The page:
These photographs were taken on Anne’s Beach during the first Lower Matecumbe clean up after Hurricane Irma ... a coral tree that was part of the hurricane debris. While there are a number of different types of "coral trees" being used, this coral tree came from the Coral Restoration Foundation's Tavernier nursery... one of two trees that the Foundatin lost during the hurricane. Both apparently washed up onto the shoreline of Lower Matecumbe. Only one was returned... this one apparently hauled off as hurricane debris.
Just what is a "coral tree" and how is it used?
As the coral reefs here and around the world struggle to
survive, there are many individuals and organizations doing
what they can to help our environment. One such
individual is Ken Nedimyer, founder of the Coral Restoration
Foundation here in the Upper Keys.
Ken continually looks for ways to "put Humpty Dumpty back
together again." He has created the Coral Tree Nursery®.
Take just two minutes to watch a video from CNN that
demonstrates some of the efforts of the Coral Restoration
Foundation and the work that Ken Nedimyer is doing here
in the Keys and around the world. Click here to view video.
From the Coral Restoration Foundation (CRF) website (www.coralrestoration.org/):
The coral tree photographed (at top of page), amid the hurricane debris, is a new design invented by Ken Nedimyer, used to grow star corals and brain corals.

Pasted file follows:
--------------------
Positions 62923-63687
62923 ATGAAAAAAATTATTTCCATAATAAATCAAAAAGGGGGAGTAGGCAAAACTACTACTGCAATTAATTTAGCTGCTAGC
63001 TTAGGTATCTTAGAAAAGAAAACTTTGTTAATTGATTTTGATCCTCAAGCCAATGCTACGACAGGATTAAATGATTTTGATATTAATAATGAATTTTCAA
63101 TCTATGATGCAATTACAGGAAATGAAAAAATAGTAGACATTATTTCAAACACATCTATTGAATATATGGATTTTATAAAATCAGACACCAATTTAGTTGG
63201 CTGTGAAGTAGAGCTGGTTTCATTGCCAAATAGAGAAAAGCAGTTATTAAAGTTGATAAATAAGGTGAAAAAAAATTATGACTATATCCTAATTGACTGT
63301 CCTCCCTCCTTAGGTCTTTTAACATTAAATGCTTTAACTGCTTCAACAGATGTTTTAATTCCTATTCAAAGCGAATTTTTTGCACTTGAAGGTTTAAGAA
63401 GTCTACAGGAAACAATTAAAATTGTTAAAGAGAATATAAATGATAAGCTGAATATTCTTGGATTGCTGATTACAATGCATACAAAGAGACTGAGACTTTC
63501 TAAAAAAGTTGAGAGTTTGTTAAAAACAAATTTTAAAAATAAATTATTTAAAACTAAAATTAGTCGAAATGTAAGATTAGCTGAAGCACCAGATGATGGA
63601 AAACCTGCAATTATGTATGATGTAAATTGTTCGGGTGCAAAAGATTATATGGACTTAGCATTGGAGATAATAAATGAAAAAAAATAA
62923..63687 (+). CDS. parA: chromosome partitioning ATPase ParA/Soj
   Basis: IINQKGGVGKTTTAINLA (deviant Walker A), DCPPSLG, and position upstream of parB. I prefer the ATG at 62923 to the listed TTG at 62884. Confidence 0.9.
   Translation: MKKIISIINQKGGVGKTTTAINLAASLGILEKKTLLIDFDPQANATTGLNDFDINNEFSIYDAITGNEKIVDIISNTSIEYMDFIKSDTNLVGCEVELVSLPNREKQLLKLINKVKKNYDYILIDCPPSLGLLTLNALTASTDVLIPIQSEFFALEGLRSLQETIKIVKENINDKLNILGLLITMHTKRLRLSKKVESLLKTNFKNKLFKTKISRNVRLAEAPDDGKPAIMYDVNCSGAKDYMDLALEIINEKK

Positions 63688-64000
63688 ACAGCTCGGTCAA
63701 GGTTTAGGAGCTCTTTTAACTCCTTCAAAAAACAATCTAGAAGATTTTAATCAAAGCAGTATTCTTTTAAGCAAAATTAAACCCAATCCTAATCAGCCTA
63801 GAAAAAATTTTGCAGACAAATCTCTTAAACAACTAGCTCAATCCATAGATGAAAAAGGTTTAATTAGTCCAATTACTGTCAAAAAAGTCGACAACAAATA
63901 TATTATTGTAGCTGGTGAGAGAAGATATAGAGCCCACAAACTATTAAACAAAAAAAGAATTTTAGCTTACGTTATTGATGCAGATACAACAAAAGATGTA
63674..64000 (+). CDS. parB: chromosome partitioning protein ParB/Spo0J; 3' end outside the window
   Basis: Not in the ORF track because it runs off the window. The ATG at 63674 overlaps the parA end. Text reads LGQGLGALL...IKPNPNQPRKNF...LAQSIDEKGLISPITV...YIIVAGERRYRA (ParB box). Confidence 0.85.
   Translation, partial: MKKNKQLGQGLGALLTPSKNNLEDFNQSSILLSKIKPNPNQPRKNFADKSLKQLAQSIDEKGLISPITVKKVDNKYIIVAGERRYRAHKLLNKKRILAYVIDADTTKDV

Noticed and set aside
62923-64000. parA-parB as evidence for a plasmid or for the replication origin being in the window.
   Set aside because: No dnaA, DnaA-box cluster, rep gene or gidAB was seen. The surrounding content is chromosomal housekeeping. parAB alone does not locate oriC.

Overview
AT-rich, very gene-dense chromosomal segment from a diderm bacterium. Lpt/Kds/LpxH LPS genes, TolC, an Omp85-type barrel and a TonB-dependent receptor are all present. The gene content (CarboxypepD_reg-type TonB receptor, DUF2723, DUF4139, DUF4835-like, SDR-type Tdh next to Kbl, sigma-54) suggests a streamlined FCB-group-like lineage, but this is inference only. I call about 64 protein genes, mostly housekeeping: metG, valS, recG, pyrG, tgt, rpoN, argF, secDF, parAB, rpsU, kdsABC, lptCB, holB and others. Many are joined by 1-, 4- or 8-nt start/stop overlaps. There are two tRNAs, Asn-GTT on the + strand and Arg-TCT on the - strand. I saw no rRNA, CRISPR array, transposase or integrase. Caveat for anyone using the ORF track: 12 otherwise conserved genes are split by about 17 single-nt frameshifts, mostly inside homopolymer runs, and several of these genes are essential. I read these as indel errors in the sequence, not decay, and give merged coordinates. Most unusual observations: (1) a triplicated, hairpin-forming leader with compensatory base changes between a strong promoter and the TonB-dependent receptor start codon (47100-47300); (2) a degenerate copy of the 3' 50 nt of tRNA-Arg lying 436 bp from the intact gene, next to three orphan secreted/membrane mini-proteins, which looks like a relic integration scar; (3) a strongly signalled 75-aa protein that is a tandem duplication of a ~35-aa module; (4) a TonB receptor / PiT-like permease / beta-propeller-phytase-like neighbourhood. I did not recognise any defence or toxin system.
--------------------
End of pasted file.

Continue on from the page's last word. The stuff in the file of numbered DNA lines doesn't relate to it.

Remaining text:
Thanks to Catlin Seaview Survey, and Google Maps’ Underwater Streetview, you can now see first hand what the coral tree nursery looks like under water. The Catlin Seaview Survey visited the Coral Restoration Foundation Nursery in 2015 to capture 360° images. Use your mouse to move around the 360° image to see coral fragments growing on the Coral Trees, as well as larger fragments attached to smaller, “hangman” structures, ready for the team to collect gametes during the annual coral spawning. It is truly fascinating to see scientists working tirelessly to "fix" what they can of our ocean.
Go to the Foundation website to "visit" an underwater coral tree nursery: http://www.coralrestoration.org/coral-tree-nursery/
Others making a difference:
Mote Marine Laboratory and the Boy Scout SeaBase have partnered on a project to use these coral trees to help restore coral throughout the Keys. See a recent article about their newest announcement: (Click here)
To read about the Hurricane Irma damage to the coral tree farmshere: